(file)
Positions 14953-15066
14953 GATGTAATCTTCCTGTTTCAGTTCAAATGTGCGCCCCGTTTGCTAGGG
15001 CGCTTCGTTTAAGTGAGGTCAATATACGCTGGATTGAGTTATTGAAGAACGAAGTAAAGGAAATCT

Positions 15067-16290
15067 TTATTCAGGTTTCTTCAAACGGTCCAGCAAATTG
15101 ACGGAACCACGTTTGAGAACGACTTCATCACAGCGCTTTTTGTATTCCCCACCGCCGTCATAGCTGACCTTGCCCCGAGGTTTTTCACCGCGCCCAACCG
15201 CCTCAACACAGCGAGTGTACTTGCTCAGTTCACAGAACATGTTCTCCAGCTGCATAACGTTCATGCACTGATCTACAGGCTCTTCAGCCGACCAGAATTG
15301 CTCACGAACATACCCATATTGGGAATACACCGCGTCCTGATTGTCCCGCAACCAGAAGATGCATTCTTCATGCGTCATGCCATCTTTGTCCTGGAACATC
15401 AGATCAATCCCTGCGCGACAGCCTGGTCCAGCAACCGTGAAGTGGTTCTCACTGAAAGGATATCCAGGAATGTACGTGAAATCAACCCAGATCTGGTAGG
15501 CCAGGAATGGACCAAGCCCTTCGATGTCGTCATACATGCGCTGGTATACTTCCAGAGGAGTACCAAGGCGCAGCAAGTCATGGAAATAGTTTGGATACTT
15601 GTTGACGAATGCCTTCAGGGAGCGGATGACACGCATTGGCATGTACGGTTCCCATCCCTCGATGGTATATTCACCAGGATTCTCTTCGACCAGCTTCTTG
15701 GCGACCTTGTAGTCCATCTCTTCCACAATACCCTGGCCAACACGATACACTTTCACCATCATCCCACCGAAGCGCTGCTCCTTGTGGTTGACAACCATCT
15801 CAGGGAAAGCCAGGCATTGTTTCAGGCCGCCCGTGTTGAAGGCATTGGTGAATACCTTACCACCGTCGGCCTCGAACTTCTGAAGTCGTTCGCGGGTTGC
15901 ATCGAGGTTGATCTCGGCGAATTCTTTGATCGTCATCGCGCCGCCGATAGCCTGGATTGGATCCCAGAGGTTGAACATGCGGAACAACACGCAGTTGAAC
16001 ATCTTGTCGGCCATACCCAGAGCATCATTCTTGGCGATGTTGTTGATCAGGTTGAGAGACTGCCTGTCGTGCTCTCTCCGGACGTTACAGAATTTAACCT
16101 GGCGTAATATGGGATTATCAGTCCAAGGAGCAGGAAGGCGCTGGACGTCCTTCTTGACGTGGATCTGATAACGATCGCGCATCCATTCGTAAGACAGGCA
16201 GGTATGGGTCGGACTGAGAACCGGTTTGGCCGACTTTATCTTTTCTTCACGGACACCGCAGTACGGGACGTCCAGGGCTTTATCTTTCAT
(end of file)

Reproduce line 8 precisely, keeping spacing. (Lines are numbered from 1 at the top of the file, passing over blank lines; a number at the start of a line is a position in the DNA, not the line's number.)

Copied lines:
15301 CTCACGAACATACCCATATTGGGAATACACCGCGTCCTGATTGTCCCGCAACCAGAAGATGCATTCTTCATGCGTCATGCCATCTTTGTCCTGGAACATC